Most smokers know that nicotine can have a powerful emotional effect on users, but smoking may affect a user’s stress levels differently than you think. Many people smoke when they’re stressed because they think it helps calm them. However, that’s not really the case.
Smoking increases your blood pressure, increases your heart rate, causes your muscles to tense, constricts blood vessels in your body, and decreases your oxygen levels. While the ritual of smoking—and the consumption of nicotine—may offer temporary relief, the physical reactions in the body counteract that sense of relief quite quickly.
Why does smoking when you’re stressed feel good?
One reason is that smoking can be a learned behavior. If you’ve smoked a cigarette when stressed in the past, this behavior may have become a habit. Your mind recognizes this and thinks that anytime you are stressed it is time for you to smoke a cigarette. If you deny those urges to smoke a cigarette, you may experience nicotine withdrawal, which can lead to increased feelings of stress and irritability.
If you do decide to smoke in that moment, the nicotine in the cigarette releases dopamine—a neurotransmitter that makes you feel pleasure. However, that pleasure will only last for a few minutes before the biological and emotional effects begin to take over.
When smokers are in a stressful situation they will often decide to leave the room or go outside to have a cigarette. Removing yourself from the stressful environment can help you cope with the stress of the situation. It provides an escape both literally and figuratively. While it may feel like the cigarette is doing the work, it’s not. Stepping away does a lot of the work in providing comfort and relief. In fact, the nicotine from the cigarette may exacerbate the situation. Once the dopamine stops flowing, your cortisol levels will rise—and the stress will return.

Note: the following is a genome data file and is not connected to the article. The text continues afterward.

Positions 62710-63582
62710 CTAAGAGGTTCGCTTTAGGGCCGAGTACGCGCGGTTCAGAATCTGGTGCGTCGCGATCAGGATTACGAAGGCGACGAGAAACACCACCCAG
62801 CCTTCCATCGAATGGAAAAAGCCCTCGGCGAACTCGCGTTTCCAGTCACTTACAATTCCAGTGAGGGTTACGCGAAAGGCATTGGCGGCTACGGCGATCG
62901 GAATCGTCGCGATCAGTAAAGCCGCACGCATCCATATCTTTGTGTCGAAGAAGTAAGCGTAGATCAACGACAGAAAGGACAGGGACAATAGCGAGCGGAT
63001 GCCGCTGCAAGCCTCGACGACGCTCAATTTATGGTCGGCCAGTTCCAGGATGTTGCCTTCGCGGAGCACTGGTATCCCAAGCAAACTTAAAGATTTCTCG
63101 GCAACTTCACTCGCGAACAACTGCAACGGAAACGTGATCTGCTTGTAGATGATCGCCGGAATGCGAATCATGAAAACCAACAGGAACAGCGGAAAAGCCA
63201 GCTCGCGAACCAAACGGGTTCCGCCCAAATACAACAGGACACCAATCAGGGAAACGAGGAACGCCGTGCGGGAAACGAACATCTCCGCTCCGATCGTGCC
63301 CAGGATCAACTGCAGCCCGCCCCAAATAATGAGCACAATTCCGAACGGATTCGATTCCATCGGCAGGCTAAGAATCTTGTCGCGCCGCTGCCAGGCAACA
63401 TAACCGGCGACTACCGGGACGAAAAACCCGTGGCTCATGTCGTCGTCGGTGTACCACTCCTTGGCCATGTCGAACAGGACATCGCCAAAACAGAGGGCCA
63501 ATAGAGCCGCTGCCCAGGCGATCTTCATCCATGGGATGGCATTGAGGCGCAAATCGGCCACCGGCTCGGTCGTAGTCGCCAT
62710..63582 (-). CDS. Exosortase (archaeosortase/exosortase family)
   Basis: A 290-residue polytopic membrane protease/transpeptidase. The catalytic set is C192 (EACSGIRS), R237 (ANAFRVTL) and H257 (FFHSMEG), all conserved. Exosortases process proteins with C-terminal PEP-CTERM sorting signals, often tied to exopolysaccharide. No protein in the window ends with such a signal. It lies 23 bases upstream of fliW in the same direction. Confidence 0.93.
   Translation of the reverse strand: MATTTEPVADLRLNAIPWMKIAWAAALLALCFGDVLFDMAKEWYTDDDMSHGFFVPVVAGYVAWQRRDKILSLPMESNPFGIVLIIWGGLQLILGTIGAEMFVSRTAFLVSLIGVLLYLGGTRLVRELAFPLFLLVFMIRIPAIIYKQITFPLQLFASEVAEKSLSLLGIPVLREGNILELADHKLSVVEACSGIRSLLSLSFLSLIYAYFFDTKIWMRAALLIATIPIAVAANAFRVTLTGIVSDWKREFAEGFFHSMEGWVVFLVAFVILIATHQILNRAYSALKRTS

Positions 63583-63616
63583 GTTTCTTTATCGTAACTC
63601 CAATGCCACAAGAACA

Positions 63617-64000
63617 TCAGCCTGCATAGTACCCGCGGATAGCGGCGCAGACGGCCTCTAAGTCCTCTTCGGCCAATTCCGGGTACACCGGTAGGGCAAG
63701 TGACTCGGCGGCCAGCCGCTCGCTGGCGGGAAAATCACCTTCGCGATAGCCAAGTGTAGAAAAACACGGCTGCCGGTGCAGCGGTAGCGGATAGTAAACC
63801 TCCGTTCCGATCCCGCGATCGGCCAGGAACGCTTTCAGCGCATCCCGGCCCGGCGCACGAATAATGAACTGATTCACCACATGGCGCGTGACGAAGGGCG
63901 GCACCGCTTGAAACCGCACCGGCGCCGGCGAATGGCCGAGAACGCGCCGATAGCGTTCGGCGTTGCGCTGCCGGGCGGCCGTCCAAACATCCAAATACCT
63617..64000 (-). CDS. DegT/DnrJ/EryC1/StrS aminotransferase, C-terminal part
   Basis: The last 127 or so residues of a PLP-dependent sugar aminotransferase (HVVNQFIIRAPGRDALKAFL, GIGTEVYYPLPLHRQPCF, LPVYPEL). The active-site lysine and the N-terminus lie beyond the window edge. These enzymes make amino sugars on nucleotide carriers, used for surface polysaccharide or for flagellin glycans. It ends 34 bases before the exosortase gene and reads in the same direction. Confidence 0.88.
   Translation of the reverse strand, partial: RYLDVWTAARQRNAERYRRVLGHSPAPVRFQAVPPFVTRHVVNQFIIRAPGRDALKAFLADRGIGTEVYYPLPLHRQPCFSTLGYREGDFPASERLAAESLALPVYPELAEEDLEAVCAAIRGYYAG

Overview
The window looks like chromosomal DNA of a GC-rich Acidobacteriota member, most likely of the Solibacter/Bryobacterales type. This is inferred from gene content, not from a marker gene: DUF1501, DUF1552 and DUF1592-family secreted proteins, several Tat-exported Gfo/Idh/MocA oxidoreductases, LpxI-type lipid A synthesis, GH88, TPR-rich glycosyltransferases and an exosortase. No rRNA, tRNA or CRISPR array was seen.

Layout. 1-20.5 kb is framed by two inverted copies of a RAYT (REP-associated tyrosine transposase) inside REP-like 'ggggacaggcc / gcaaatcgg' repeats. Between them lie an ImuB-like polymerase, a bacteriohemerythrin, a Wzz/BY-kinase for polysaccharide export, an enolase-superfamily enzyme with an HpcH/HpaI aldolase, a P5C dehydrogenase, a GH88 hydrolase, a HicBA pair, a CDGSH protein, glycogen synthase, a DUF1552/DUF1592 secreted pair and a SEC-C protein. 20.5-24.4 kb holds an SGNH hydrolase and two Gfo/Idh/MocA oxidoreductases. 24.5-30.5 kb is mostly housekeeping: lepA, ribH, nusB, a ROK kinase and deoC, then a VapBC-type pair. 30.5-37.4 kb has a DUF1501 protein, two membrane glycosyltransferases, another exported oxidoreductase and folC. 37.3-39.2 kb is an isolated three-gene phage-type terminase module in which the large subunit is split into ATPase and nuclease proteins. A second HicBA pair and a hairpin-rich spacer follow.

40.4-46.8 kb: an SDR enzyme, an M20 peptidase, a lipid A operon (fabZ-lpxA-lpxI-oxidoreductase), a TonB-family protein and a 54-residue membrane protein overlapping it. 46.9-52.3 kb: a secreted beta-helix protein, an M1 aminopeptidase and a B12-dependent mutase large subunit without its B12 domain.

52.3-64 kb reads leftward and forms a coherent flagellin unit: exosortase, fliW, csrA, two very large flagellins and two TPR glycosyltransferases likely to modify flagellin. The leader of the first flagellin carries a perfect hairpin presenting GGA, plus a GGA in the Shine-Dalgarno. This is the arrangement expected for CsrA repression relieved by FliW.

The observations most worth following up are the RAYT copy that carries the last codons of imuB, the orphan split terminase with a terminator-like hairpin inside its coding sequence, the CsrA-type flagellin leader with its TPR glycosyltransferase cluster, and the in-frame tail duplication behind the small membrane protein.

How to avoid smoking due to stress
There are numerous ways to get help with tobacco cessation. Instead of stress smoking, try to find other ways to relieve your stress and replace the habit. Techniques such as deep breathing, workouts, and focused meditation can offer similar (or even better) emotional and physical benefits in cases of raised stress levels.
UPMC Health Plan has several tobacco cessation programs to help you cope with stress.
- Try our health coaching program for support through the process of quitting.
- Our wellness app Odyssey can help you learn new techniques for coping with stress and anxiety.
Those who wish to learn more about quitting smoking and alternative methods can do so via our previous blogs on the topic:
There are also many regional services that can help you quit:
Anxiety and smoking. Smokefree, U.S. Department of Health and Human Services. No date. Accessed June 3, 2020. https://smokefree.gov/challenges-when-quitting/cravings-triggers/anxiety-smoking
Know your triggers. Smokefree, U.S. Department of Health and Human Services. No date. Accessed June 3, 2020. https://smokefree.gov/challenges-when-quitting/cravings-triggers/know-your-triggers
Managing withdrawal. Smokefree, U.S. Department of Health and Human Services. No date. Accessed June 3, 2020. https://smokefree.gov/challenges-when-quitting/withdrawal/managing-withdrawal
Stress and smoking. Smokefree, U.S. Department of Health and Human Services. No date. Accessed June 3, 2020. https://smokefree.gov/challenges-when-quitting/stress/stress-smoking